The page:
Well, the good news is that we have arrived safely in Mweya after a pretty epic journey. We left Hampshire at 10.30am yesterday and reached Heathrow Airport at 12.30pm. Check in was ridiculously efficient; by 12.50 we had dropped off our luggage, been through passport and security checks and now had a couple of free hours. Mrs Green came up with an excellent idea – go to the pub for a couple of cheeky ciders. This was justified on the basis that drinking fermented apples was helping us get some of our five a day. I have to admit that I was reluctant to challenge this theory!
We were flying with Egypt Air which was an interesting experience. As the aircraft taxied on the runway a mosque appeared on our TV screens and some sort of prayer was said in Arabic. This didn’t exactly fill me with confidence! I didn’t manage to get any sleep on the first flight. The films weren’t very good so I played a computer pool game where you couldn’t adjust your cue angles finely enough while the computer potted everything in sight. Needless to say I Iost! The highlight of the inflight meal was the Dairylea triangles – Enough said!
We had an hour layover at Cairo Airport which was pretty non eventful other than the fact that I was able to do my Rowley Birkin impersonation (Fast Show fans will understand this) to an increasingly bemused Mrs Green and that our flight to Entebbe was delayed by half an hour because they couldn’t open the door to the gangway of our plane.
I slept fitfully until we reached Entebbe Airport at 03.45. In contrast to previous years customs was a nightmare. No one seemed to know what they were doing and we had to queue for ages until we were seen. The customs agent was very friendly and said that it was our fault that British Airways was suspending its service to Entebbe because we had taken the cheapskate option – How rude!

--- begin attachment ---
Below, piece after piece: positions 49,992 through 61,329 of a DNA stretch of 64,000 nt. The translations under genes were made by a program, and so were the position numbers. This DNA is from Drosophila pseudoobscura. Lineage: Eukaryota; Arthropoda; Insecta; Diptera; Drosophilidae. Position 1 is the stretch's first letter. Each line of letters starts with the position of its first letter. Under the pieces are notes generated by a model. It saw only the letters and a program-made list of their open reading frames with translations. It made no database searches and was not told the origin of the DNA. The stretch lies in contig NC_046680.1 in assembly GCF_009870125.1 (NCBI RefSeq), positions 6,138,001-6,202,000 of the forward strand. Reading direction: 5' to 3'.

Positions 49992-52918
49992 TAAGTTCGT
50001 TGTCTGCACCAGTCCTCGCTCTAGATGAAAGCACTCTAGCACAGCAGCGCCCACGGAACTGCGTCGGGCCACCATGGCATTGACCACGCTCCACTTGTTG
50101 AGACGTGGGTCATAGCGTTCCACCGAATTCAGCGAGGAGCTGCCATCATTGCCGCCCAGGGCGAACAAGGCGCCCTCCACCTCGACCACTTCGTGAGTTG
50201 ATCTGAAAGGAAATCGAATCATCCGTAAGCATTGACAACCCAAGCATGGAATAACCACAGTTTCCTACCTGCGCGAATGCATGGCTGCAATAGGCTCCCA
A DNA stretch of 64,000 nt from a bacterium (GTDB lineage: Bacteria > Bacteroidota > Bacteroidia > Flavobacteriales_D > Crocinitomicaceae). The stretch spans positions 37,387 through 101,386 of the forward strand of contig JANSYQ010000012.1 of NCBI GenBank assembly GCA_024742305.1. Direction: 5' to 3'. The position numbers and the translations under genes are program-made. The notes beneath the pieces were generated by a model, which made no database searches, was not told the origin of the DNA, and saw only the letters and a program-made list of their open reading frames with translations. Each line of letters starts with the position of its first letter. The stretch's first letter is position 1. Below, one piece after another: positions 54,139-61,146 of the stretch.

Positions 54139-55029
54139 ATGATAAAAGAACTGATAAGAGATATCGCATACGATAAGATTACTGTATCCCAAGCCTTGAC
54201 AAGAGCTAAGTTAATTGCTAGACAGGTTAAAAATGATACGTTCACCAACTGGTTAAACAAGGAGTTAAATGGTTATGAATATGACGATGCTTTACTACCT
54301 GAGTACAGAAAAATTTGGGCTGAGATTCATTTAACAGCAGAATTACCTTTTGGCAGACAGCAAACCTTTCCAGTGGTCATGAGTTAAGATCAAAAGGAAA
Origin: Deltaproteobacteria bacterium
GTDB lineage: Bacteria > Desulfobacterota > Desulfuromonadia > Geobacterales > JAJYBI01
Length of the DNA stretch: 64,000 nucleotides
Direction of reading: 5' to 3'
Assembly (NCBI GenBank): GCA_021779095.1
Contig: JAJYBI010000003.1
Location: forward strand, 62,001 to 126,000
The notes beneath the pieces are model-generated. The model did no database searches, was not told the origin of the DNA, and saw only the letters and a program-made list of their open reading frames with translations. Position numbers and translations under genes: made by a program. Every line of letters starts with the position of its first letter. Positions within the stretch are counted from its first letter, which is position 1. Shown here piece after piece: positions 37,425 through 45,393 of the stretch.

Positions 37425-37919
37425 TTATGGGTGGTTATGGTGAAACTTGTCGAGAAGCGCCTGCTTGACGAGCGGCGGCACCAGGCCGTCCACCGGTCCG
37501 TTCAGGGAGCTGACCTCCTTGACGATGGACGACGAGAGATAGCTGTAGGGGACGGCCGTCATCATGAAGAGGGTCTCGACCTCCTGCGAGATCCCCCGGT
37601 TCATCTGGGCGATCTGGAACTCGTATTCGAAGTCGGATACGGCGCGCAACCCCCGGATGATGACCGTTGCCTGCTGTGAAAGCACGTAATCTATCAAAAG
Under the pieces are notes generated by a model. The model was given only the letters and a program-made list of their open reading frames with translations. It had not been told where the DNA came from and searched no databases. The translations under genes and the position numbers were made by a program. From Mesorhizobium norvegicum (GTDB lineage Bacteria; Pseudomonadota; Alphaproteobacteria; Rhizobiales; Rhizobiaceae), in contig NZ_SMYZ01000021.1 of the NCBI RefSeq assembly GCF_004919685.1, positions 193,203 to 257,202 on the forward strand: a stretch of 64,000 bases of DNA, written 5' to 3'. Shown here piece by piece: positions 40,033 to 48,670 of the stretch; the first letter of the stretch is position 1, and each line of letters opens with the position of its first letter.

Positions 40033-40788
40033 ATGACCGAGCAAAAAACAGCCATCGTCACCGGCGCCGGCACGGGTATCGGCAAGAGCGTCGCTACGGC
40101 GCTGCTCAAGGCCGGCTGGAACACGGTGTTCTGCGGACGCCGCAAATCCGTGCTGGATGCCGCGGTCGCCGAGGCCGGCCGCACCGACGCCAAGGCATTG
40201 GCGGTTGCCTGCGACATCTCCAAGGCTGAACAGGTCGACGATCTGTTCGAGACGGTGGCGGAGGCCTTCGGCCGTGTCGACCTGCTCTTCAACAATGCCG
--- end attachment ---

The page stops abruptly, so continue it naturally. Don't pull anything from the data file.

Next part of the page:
Once we had cleared customs we were met by Julius, the agent for Roadtrip Uganda, from whom we had hired our vehicle. It was a Rav 4 and was in pretty good shape (fingers crossed I won’t live to regret this statement). Julius drove us to the beginning of the Fort Portal road (this took about a quarter of the time it normally does due the early hour) and then got out and seemed to disappear into the night. I jumped into the driver’s seat and then the fun started. Firstly, I had prepared at great length an Ipod playlist and had brought my USB lead to connect it to the vehicle sound system as advertised. Unfortunately, this being Uganda, the sound system had no intention of playing any of the tracks I had selected. Mrs Green tried to get the system to work, but ended up getting more and more frustrated. For the time being I was concentrating really hard on my driving. The road to Fort Portal has zero street lighting and the lorries heading in the opposite direction don’t bother to dip their full beam headlights. Being dazzled wasn’t my idea of fun! Because Uganda straddles the Equator you can be pretty sure when the sun is going to come up. Sure enough at 06.30 the sky started to lighten, a thick mist began to lift and Wagner’s Ride of the Valkyries began to play on the sound system. From out of the mist appeared legions of school children all walking along the side of the road heading for school – it was absolutely surreal!
With better light, I was able to really put my foot down and take advantage of the light traffic on the roads. We reached Fort Portal at about 09.30 where we changed money and had some breakfast. I had a bacon sandwich while Mrs Green had an omelette, then we jumped back into the car. Again, we made rapid progress. The Rwenzori Mountains were absolutely clear in the background and the views were amazing. By this time Mrs Green was very sleepy and kept dropping off. She woke up just before we got to Kasese at around 12.30pm. Here we picked up fuel, water and supplies. It was starting to get really hot so again I put my foot down and we reached UWA (Ugandan Wildlife Authority) headquarters just before14.00. We dropped off gifts and messages, popped in on Katunguru Primary School to say ‘Hello’ (more on this in the coming days) before driving on to the Mweya Peninsula and reaching Hippo House. Fortunately, all of our equipment had survived the long journey intact, so after unpacking we went down to Tembo Canteen to share a plate of chips and a celebratory beer. It was really nice to see all our friends from previous visits.
I was really tired after all the driving so I had a nap while Mrs Green sat outside Hippo House on the veranda and took in the world. We finished the day off at Tembo with Tilapia for tea with our friend Jess Mitchell from the banded Mongoose Project. Tomorrow we’re off to Kafuro and Jess is coming with us. As I write there is thunder and lightning in the air so I’m hoping my sleep won’t be too interrupted.
Photos will follow and Mrs Green will be blogging tomorrow